The beautiful place

It may be old, it may be decrepit, but still it is the most beautiful place to me, It is where I am closest to thee.

It is old and it is decrepit,
Yet still it is the most beautiful place for me;
It is where I am closest to thee.

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The lake of tears

The ‘Barapani’ which translates as ‘the big water’ is a huge expanse of water (lake) cached among the ranges of the scenic Khasi Hills, in a place called Umiam in Ri Bhoi district just before entering the East Khasi Hills district of Meghalaya, one of the scenic states in Northeast India.  It is situated along the NH 40, in the Guwahati-Shillong highway, just about 20 km before reaching Shillong, the capital town of the state. Spread across a catchment area of 221.5 sq. kms, the lake is formed by the Umiam river. The lake came to be commonly called the ‘Barapani’ because of its huge expanse. It is a major tourist attraction in Meghalaya.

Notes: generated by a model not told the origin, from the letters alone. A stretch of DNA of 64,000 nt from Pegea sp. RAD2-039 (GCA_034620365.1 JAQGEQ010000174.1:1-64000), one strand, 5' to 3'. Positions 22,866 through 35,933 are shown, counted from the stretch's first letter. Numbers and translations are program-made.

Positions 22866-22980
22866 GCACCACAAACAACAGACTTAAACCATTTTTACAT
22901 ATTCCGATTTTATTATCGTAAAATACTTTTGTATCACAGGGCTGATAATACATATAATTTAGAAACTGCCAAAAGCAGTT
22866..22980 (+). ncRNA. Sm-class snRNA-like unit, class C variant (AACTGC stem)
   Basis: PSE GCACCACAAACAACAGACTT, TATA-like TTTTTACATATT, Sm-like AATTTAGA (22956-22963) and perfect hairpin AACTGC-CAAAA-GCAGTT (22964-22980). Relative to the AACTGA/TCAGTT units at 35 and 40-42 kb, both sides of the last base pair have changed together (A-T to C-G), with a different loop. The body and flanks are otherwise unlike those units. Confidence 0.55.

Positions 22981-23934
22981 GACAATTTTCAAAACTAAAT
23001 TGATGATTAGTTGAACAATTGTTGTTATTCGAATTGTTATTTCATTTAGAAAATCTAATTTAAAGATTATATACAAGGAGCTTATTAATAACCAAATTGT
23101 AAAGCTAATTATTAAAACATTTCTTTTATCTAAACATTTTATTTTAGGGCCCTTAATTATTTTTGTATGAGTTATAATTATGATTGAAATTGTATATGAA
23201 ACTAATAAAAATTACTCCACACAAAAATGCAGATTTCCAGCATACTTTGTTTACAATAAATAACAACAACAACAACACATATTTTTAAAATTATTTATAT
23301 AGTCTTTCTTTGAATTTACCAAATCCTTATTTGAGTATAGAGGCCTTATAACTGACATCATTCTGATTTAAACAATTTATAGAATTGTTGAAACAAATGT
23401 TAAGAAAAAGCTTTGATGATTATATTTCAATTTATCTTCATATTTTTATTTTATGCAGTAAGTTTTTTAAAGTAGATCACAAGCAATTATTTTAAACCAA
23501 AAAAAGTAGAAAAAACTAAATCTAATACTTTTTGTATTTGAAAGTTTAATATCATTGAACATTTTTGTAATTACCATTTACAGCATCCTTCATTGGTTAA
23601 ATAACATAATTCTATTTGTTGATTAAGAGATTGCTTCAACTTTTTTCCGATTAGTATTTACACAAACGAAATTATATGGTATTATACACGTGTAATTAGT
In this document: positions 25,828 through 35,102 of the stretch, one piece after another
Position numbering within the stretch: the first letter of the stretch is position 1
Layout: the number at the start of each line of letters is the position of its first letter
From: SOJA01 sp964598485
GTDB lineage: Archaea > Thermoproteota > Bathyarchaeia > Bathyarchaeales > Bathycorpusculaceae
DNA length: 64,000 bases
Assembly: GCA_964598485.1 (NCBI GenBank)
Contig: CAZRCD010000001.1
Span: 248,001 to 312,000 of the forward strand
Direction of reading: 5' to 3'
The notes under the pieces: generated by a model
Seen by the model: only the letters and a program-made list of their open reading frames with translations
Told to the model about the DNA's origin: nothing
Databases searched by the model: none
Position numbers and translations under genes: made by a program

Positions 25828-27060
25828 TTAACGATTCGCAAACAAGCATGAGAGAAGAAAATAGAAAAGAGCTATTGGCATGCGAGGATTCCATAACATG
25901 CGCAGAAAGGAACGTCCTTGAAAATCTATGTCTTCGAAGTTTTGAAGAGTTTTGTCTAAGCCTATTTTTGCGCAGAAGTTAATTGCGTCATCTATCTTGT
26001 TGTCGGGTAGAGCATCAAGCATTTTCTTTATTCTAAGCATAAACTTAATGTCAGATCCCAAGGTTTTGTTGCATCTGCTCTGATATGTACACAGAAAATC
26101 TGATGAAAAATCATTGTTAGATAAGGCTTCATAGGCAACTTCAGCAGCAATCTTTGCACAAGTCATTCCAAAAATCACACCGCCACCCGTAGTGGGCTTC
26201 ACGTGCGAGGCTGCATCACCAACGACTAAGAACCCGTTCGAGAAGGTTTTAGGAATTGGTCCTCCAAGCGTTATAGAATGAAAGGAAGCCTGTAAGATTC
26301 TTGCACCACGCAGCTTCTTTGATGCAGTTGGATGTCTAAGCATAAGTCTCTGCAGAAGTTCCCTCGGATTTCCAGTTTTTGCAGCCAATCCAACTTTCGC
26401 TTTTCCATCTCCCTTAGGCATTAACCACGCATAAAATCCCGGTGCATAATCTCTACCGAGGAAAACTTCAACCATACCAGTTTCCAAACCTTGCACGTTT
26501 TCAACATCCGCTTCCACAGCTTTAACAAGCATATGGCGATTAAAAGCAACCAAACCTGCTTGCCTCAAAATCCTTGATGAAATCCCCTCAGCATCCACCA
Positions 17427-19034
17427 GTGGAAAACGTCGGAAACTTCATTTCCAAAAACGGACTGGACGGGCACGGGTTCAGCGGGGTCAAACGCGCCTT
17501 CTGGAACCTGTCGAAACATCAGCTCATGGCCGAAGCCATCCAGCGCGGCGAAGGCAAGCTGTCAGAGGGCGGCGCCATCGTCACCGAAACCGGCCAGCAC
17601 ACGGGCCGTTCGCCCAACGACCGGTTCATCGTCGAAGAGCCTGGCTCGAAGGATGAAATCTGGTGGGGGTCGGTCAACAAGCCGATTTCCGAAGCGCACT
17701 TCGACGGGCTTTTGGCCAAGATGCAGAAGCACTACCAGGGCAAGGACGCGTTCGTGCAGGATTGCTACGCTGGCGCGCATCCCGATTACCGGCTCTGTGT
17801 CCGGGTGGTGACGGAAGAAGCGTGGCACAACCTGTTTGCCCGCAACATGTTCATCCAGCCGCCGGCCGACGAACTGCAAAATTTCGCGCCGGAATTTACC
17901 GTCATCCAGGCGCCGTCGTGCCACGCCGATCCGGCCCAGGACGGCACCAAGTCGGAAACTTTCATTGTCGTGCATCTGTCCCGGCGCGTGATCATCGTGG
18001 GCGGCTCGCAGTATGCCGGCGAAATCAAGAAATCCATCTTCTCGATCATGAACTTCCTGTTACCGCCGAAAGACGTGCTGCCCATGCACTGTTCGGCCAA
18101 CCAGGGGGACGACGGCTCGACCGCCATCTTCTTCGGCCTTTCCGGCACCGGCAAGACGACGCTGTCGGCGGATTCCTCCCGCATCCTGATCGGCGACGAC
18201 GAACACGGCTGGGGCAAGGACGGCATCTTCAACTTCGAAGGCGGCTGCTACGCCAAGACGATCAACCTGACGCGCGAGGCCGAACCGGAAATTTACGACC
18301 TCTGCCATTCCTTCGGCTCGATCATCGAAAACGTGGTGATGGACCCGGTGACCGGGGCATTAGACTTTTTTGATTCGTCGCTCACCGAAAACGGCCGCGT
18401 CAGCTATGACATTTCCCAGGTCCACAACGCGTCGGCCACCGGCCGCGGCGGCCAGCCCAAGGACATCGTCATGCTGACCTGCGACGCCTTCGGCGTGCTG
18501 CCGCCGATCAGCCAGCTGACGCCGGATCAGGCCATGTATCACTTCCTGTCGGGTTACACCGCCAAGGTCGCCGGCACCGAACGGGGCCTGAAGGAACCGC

There is an interesting folk lore that is associated with the Umiam river that feeds the lake. In Khasi, the language of one of the indigenous tribes of Meghalaya, ‘Umiam’ translates into ‘water of the eyes’ meaning tears. The river gets its name as ‘the river of tears’ from a fable that is popular among the local people. The story goes that two sisters from heaven who were inseparable descended to earth one day. One of the sisters landed in the land of clouds, Meghalaya, but the other got lost on the way and never made it to earth. Heartbroken and stricken with grief on having lost her sister, the lone sibling cried and cried until her tears ran as a river. The river thus came to be known as ‘Umiam’ – the river of tears.

And here is my take on the lake of tears.

The lake of tears0

The journey together

The journey together

To walk by each other’s side,

in this journey called life,

in good times and the bad,

in sorrow as also in happiness;

And though you may be separated world apart,

yet still be the closest at heart,

That is what I wish for you,

a father with a heart for the two of you.

                            – Mo Irom